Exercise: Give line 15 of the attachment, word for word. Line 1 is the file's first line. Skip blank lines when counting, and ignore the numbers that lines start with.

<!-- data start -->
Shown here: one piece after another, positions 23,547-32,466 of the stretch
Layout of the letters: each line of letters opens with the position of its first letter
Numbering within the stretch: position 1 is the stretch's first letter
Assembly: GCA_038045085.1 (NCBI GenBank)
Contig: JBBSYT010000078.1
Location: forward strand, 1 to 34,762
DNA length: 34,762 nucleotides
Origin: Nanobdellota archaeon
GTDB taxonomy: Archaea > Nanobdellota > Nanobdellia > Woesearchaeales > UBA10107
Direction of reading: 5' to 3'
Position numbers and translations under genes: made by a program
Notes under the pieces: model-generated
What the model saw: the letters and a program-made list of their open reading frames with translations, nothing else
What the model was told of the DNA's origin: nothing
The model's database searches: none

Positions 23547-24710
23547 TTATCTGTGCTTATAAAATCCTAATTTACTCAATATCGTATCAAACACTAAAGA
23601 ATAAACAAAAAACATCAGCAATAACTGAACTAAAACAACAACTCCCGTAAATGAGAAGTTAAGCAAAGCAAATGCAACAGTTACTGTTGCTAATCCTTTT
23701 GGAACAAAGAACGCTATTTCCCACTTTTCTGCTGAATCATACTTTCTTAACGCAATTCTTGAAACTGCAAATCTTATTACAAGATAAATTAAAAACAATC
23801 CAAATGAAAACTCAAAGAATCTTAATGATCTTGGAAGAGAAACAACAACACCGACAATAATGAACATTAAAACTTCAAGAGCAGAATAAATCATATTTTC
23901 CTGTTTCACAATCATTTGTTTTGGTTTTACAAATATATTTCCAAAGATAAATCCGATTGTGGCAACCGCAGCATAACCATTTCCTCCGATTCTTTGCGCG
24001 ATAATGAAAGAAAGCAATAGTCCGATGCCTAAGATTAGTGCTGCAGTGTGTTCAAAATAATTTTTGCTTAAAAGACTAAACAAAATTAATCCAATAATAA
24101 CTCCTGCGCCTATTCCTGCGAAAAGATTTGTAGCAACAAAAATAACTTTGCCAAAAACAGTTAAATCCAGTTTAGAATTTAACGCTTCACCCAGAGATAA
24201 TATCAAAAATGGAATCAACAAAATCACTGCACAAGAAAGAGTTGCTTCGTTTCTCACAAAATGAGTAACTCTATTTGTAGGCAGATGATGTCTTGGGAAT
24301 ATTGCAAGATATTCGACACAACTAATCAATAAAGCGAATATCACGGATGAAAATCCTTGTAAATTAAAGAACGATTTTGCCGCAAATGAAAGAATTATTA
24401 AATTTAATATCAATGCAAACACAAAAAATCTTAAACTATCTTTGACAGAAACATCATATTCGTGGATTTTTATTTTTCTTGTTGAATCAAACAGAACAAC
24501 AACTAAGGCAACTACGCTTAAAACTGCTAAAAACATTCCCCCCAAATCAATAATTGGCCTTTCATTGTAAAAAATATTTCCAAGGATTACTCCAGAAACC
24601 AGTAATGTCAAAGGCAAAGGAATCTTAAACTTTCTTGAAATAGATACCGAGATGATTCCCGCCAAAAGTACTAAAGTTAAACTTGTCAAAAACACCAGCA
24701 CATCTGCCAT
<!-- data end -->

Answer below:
The model's database searches: none